Consensus: Piracy Protection

As many Tech students are aware, this past Wed., many popular websites protested a pair of bills (known as SOPA and PIPA) by either posting calls-to-action (as with Google) or blacking out entire sites (as with Wikipedia and Reddit).

These protests are, unquestionably, necessary. They brought the bills to the attention of the average American and helped champion the cause for the free flow of information across the internet.The problem with SOPA and PIPA as they stand now is that they will not stop piracy. The tech-savvy will always find work-arounds, especially when this legislation only affects U.S. sites.  This was visible even in today’s blackouts. For every post or comment about Wikipedia’s blackout, there was another describing two ways to get around it. It is inconceivable that this same ingenuity will not be applied to find ways around the legislation.

What this legislation will do is radically alter the shape of the Internet. In particular, social media—sites that are built around the idea of sharing ideas—will be devastated. When businesses can be financially frozen due to one of their users posting copyrighted material—which SOPA, in its current form, enables—even giants like Facebook and Twitter have little hope of survival, let alone small blogs.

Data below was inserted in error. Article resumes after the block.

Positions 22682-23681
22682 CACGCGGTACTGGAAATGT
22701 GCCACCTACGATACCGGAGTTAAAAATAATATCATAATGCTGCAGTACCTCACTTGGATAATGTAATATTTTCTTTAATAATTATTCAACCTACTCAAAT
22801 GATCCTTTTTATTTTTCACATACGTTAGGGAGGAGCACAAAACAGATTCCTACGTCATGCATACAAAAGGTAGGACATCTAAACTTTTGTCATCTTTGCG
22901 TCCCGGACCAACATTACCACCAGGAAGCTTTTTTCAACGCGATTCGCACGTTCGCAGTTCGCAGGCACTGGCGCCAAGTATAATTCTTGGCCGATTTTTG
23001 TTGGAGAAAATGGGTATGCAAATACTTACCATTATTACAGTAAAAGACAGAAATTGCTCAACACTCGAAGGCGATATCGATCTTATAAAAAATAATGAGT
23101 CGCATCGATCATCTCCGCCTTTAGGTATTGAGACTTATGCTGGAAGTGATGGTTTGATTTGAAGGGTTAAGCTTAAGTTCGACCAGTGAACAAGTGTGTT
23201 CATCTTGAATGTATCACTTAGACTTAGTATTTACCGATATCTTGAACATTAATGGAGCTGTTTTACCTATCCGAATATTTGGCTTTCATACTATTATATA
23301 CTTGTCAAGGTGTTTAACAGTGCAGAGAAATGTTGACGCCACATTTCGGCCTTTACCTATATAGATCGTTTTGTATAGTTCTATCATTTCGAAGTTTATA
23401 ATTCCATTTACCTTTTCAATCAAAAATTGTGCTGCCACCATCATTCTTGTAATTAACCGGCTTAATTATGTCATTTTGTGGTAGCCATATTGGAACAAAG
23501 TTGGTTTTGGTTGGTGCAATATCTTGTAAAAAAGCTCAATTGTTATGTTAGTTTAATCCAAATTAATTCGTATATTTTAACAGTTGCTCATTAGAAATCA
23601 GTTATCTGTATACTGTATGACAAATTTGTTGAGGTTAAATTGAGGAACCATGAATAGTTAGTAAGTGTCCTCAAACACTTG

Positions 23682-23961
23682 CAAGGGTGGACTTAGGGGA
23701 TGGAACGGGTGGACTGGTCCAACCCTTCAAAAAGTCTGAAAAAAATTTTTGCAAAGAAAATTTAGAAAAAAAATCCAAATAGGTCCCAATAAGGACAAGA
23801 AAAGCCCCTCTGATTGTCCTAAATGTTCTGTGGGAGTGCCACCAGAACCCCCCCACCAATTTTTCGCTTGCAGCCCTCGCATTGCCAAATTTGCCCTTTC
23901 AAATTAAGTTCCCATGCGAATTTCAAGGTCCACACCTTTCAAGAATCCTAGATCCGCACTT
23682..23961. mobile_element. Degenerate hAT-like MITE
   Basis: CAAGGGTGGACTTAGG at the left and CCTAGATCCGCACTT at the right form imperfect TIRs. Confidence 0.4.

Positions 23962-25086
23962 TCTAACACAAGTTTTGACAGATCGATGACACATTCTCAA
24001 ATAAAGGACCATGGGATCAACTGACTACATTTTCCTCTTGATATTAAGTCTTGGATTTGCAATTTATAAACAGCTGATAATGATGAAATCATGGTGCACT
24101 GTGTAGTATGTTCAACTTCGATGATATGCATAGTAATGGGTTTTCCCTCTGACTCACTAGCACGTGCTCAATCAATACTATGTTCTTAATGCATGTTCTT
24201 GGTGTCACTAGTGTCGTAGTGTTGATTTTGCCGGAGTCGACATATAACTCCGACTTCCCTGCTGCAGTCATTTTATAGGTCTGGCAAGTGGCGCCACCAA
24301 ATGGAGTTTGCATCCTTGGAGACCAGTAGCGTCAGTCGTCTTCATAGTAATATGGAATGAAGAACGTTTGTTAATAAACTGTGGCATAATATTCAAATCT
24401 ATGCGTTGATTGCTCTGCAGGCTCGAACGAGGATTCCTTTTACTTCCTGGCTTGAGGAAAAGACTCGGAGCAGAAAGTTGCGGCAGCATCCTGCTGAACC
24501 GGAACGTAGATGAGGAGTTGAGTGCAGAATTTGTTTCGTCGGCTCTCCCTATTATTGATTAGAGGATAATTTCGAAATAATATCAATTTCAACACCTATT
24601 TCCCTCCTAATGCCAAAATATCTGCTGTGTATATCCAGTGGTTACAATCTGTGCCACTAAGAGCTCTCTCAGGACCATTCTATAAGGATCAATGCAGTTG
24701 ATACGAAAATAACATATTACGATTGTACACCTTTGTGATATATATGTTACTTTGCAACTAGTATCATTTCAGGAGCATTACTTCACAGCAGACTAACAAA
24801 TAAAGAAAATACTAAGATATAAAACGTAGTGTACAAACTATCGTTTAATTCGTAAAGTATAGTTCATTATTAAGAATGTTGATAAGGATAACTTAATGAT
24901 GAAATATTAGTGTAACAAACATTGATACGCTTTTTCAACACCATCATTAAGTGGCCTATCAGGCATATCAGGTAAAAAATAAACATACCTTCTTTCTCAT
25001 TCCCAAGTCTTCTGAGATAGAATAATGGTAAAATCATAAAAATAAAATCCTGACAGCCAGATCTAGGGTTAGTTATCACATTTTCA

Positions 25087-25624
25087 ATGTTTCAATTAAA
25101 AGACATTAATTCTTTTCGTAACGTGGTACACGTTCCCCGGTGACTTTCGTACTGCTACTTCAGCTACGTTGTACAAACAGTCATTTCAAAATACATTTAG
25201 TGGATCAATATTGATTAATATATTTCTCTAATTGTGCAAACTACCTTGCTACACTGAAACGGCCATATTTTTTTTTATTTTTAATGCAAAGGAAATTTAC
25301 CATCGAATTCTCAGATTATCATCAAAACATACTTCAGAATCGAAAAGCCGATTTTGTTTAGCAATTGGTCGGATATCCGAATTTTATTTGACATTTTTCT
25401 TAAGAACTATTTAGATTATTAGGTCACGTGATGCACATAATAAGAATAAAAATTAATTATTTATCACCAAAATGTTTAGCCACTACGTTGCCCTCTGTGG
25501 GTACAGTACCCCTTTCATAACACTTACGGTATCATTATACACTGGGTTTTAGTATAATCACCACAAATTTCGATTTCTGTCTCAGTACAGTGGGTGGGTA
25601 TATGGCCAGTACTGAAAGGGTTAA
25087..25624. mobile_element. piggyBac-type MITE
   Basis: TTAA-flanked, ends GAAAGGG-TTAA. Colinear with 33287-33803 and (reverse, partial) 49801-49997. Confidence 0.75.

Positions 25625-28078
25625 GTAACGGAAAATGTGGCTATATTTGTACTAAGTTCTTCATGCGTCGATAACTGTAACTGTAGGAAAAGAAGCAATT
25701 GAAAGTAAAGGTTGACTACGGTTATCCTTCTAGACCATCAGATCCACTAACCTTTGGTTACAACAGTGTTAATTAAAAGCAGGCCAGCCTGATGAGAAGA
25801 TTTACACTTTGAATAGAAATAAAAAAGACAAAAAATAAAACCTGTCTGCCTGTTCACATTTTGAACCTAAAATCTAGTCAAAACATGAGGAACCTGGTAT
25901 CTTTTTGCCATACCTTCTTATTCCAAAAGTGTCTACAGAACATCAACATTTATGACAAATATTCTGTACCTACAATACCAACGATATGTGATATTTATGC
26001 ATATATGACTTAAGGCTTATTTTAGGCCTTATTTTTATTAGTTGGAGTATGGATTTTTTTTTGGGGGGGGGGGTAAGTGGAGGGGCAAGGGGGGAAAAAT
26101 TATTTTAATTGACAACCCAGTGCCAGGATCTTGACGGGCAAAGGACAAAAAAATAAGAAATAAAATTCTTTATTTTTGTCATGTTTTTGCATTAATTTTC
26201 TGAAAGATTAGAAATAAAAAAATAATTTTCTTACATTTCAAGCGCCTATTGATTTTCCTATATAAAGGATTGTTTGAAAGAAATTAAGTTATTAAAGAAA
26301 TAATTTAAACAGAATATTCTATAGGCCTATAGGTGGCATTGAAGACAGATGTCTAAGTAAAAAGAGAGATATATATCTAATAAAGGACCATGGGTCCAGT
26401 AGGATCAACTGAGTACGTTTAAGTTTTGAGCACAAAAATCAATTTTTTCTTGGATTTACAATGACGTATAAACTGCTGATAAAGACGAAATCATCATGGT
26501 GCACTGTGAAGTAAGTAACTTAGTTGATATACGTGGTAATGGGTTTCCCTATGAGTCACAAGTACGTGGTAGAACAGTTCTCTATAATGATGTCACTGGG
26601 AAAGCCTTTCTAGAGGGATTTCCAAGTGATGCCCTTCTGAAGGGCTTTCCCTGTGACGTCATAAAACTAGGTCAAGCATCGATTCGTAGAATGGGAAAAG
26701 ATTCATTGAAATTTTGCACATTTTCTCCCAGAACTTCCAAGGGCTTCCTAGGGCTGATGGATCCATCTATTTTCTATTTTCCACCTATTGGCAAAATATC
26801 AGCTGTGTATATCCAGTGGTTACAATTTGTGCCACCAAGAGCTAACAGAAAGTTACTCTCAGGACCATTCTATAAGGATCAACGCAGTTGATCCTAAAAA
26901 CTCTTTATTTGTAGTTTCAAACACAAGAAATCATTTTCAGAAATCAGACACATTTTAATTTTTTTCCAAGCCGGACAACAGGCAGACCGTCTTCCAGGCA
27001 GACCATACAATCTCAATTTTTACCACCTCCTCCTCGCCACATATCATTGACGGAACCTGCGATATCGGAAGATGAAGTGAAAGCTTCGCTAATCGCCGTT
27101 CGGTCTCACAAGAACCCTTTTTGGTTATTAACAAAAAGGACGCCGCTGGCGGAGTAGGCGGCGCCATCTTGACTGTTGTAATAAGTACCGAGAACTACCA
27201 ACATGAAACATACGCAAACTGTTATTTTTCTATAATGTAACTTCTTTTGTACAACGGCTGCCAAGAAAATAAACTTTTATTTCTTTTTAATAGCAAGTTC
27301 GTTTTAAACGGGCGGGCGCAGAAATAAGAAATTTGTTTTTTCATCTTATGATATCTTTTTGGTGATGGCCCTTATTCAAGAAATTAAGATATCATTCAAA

Obviously, something needs to be done about piracy, but sweeping government regulation is not necessarily the answer. As mentioned above, such regulation could have devastating side-effects, and, if past efforts are at all indicative of future success, unlikely to be anything more than a speed bump to pirates. Companies and agencies should consider other options as well, including possible technological solutions. Copyright holders are obviously entitled to run their businesses however they see fit, but they should not have the right to dramatically alter the landscapes in which they operate.